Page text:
For the last few months, the game I've been looking forward to the most has been Rush Wars. It's Supercell, a developer that has mastered smartphone tactics games, and it looks a bit like Advance Wars - it's a game of chunky units and brisk match-ups, all delivered with a lovely candified coating.
The idea, I think, is that you place fortifications and troops around your own gold mines and then go off to raid other people's gold mines, facing off against their fortifications and troops. Meanwhile, of course, people are attacking your gold mines back home. Classic Supercell stuff, really: unlock new units, level up, find new strategies, fall in love with a unit that does the business for you and then fall out of love with it when that stops working.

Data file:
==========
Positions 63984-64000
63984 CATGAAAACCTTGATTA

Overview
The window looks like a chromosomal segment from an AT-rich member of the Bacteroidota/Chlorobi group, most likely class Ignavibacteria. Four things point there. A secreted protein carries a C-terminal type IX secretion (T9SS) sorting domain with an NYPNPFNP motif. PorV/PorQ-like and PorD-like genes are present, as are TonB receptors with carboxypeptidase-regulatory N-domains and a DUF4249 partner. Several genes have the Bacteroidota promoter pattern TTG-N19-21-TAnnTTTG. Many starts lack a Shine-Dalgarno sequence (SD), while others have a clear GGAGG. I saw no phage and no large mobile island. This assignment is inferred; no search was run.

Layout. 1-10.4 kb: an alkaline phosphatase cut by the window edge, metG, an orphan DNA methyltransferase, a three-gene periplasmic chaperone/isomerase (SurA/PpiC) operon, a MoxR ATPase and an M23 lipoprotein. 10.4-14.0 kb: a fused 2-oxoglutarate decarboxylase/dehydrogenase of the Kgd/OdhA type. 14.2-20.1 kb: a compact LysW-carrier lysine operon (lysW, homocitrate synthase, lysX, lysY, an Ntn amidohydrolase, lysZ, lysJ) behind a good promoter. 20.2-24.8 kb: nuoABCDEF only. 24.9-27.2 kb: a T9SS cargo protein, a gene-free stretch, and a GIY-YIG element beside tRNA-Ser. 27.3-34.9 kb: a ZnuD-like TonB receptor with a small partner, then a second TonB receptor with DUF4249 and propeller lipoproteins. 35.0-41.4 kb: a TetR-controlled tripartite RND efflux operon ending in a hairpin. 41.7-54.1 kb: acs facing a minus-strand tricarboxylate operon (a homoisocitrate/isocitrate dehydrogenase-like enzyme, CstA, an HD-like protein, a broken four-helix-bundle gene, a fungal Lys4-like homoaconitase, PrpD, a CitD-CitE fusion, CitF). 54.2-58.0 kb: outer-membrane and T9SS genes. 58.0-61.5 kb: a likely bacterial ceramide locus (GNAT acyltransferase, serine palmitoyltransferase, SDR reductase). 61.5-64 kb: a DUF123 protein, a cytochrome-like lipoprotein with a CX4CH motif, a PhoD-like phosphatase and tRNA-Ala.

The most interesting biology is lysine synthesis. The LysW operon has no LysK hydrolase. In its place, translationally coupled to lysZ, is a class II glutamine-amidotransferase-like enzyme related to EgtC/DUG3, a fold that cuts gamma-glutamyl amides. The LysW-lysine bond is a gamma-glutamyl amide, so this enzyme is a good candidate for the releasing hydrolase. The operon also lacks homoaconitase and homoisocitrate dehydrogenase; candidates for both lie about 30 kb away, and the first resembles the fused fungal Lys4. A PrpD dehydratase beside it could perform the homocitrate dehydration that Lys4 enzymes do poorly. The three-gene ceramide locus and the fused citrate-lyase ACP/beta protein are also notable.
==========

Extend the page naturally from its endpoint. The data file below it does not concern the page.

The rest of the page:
There's a problem, of course. After a soft launch in a few territories, Supercell cancelled Rush Wars last week.
I'm a bit broken-hearted. But I should have been prepared for this. Cancelling games has always been part of the Supercell thing - as has extended soft launches, the gaming equivalent of Varnishing Day, in which balances are piled on balances and I imagine the heart of a game can change considerably.
What to take away from all this? I suppose I should say it's a sign of strength that a developer is so willing to stop when something isn't working the way they want it to. I suppose it's also a sign of how terrifying the smartphone marketplace can be, when a game that I suspect could comfortably make thousands and thousands weekly doesn't cut it in amongst games that make millions.
More than anything, though, I just feel sorry for the team behind Rush Wars. When you look at the art and the sheer energy to the unit designs it's clear that this is a project some people were pouring everything into. It must be really awful to have put that much time and thought into something and not have people around the world get to play it. So long, Rush Wars, gone but not forgotten - certainly not in my house, anyway.